Patron Driven Acquisitions: Or I Wish I Knew Then...

Draft

Exploring New Frontiers in Aquatic Science Information Management: Proceedings of the 38th IAMSLIC
Conference, 2012.
Patron Driven Acquisitions: Or I Wish I Knew Then...
Beth Fuseler Avery and Karen Harker
University of North Texas
Background
In the traditional method of collection development the librarian works with faculty/researchers to
develop detailed collection development policy statements which include defined levels of collecting for
sub-divisions of each subject area. This just-in-case model attempted to have a specific book or books
on a topic on the shelf when a user came looking for it.
As budgets were reduced, a just-in-time or patron driven acquisitions (PDA) model was developed.
Books could be purchased when the user said they were needed. In early iterations of this model, a
book was purchased when a used requested it via interlibrary loan (Anderson et al., 2003; Anderson et
al., 2010; Bracke, 2010; Perdue & Fleet, 1999).
With the increased availability of electronic books and the increasing desire of the user to get what they
want when they want it, book vendors applied this latter model to e-books, wherein MARC records of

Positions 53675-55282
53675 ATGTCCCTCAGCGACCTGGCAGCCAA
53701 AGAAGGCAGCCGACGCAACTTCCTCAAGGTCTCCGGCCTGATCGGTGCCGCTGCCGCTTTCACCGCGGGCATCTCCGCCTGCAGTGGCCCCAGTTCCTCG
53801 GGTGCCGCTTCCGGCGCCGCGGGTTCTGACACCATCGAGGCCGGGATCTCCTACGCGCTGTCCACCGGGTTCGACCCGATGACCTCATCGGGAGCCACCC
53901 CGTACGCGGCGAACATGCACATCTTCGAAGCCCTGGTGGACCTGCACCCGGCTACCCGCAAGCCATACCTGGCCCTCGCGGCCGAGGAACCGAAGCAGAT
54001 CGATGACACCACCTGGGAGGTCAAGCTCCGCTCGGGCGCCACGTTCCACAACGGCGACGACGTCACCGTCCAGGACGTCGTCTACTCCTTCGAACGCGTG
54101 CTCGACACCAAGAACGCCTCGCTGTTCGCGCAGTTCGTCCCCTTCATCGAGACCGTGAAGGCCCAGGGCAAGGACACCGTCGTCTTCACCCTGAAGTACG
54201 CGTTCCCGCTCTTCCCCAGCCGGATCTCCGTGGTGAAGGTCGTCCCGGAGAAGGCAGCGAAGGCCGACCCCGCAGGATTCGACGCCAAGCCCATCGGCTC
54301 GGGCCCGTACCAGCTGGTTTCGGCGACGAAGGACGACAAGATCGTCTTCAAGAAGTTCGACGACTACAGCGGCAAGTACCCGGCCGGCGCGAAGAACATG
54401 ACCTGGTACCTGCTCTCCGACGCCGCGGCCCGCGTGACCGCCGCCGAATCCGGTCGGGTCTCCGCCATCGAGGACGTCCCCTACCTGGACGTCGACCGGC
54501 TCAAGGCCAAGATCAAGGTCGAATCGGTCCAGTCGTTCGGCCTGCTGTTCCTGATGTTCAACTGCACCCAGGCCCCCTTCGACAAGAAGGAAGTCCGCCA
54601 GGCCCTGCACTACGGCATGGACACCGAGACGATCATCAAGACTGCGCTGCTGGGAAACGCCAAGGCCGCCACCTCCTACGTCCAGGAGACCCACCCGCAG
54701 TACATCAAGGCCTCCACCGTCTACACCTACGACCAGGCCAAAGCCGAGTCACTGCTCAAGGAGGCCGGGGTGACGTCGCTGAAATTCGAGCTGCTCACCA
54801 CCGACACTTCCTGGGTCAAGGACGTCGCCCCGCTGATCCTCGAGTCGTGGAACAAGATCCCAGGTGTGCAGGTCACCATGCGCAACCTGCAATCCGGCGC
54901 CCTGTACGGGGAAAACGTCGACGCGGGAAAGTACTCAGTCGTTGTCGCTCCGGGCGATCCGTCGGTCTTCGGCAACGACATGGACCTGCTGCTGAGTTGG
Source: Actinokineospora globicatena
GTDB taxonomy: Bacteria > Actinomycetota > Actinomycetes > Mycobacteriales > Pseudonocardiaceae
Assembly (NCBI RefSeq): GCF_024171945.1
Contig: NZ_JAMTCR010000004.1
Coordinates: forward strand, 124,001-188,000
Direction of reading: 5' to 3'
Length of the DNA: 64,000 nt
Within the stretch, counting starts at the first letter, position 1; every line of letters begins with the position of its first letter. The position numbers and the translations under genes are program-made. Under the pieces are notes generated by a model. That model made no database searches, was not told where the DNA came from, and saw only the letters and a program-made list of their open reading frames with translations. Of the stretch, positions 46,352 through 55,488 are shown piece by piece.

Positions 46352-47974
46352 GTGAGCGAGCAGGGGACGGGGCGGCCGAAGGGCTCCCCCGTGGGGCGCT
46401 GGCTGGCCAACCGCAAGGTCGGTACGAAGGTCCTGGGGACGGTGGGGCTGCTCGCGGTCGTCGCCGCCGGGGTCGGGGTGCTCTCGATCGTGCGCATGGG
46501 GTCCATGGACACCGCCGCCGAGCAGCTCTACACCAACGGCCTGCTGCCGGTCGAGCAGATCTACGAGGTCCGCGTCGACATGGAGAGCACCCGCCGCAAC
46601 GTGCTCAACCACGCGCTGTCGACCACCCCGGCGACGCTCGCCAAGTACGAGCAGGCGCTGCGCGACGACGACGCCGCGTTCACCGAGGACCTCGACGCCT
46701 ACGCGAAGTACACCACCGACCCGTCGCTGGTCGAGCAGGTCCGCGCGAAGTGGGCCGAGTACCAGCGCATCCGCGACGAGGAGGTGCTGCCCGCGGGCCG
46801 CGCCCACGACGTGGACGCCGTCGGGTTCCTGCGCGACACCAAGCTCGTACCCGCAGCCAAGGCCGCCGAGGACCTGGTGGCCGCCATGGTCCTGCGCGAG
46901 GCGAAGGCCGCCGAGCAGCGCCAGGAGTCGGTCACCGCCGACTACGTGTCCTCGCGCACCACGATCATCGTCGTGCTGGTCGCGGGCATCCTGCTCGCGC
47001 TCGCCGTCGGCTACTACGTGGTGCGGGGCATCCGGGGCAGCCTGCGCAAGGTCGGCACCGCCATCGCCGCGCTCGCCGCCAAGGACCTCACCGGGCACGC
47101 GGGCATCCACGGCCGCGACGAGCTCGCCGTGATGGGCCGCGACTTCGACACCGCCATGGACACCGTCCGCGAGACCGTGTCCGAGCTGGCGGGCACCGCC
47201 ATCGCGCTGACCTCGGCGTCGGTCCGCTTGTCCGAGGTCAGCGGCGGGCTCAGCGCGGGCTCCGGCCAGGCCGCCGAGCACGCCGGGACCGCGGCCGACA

e-books were loaded into a library's catalog, with the e-book immediately available for reading. This
model also seems to make sense when you take into consideration the findings that only 20% of library
books are ever used (Best, 2008). Using patron driven acquisitions you are sure there is at least one use
of the book. Based on these factors, a number of academic libraries started participating in pilot
programs of e-book demand- or patron-driven acquisitions (Breitbach & Lambert, 2011; De Fino & Lo,
2011; Fischer, Wright, Clatanoff, Barton, & Shreeves, September 2012).
Patron-Driven Acquisitions Models
At the University of North Texas Libraries, we began investigation of PDA in summer of 2011. We were
already purchasing e-books from several sources. The two models we used for purchasing or leasing e-
books were from individual publishers, such as Springer and Wiley, or from an aggregator. The
aggregators we used included Safari Books, eBrary, and NetLibrary (which has since become eBook
Collection on EBSCOHost). The librarians were already using these vendors, with input from the faculty
and researchers, for selecting individual titles or packages of titles on a particular topic. While the titles
in the book packages were preselected by the vendor, we had confidence in the quality of these
collections because the titles were usually by librarians on the vendors' staff.

Avery, Elizabeth Fuseler & Harker, Karen. Patron Driven Acquisitions: Or I Wish I Knew Then.... UNT Digital Library. http://digital.library.unt.edu/ark:/67531/metadc130195/. Accessed April 21, 2014.